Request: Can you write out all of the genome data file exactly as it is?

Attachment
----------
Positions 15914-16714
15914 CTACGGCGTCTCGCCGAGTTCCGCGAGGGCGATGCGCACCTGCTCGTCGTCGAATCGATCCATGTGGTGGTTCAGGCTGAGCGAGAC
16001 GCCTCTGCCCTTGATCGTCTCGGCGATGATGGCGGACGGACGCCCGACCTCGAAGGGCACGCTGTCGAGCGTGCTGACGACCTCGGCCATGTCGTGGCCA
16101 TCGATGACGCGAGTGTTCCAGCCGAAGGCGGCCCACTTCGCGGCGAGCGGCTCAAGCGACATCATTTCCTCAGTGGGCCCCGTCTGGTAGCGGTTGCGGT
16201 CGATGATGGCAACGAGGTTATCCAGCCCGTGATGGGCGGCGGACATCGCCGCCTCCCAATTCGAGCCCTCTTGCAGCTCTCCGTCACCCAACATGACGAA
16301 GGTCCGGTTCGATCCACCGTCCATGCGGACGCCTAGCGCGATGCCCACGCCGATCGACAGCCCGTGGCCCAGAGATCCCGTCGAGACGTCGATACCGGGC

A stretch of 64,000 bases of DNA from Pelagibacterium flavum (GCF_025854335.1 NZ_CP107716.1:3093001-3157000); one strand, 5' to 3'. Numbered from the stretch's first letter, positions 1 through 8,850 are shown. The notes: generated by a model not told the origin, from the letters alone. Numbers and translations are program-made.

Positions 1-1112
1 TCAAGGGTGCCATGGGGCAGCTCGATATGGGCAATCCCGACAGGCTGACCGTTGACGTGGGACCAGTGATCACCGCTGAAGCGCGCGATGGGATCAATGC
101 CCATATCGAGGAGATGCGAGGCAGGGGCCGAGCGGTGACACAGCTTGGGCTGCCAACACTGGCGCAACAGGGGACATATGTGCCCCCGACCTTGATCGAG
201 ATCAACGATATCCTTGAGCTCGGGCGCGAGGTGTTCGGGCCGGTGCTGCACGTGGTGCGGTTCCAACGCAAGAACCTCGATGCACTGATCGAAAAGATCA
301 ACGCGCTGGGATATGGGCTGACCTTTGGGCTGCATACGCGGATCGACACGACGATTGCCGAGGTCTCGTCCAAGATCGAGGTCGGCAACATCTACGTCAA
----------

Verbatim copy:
Positions 15914-16714
15914 CTACGGCGTCTCGCCGAGTTCCGCGAGGGCGATGCGCACCTGCTCGTCGTCGAATCGATCCATGTGGTGGTTCAGGCTGAGCGAGAC
16001 GCCTCTGCCCTTGATCGTCTCGGCGATGATGGCGGACGGACGCCCGACCTCGAAGGGCACGCTGTCGAGCGTGCTGACGACCTCGGCCATGTCGTGGCCA
16101 TCGATGACGCGAGTGTTCCAGCCGAAGGCGGCCCACTTCGCGGCGAGCGGCTCAAGCGACATCATTTCCTCAGTGGGCCCCGTCTGGTAGCGGTTGCGGT
16201 CGATGATGGCAACGAGGTTATCCAGCCCGTGATGGGCGGCGGACATCGCCGCCTCCCAATTCGAGCCCTCTTGCAGCTCTCCGTCACCCAACATGACGAA
16301 GGTCCGGTTCGATCCACCGTCCATGCGGACGCCTAGCGCGATGCCCACGCCGATCGACAGCCCGTGGCCCAGAGATCCCGTCGAGACGTCGATACCGGGC

A stretch of 64,000 bases of DNA from Pelagibacterium flavum (GCF_025854335.1 NZ_CP107716.1:3093001-3157000); one strand, 5' to 3'. Numbered from the stretch's first letter, positions 1 through 8,850 are shown. The notes: generated by a model not told the origin, from the letters alone. Numbers and translations are program-made.

Positions 1-1112
1 TCAAGGGTGCCATGGGGCAGCTCGATATGGGCAATCCCGACAGGCTGACCGTTGACGTGGGACCAGTGATCACCGCTGAAGCGCGCGATGGGATCAATGC
101 CCATATCGAGGAGATGCGAGGCAGGGGCCGAGCGGTGACACAGCTTGGGCTGCCAACACTGGCGCAACAGGGGACATATGTGCCCCCGACCTTGATCGAG
201 ATCAACGATATCCTTGAGCTCGGGCGCGAGGTGTTCGGGCCGGTGCTGCACGTGGTGCGGTTCCAACGCAAGAACCTCGATGCACTGATCGAAAAGATCA
301 ACGCGCTGGGATATGGGCTGACCTTTGGGCTGCATACGCGGATCGACACGACGATTGCCGAGGTCTCGTCCAAGATCGAGGTCGGCAACATCTACGTCAA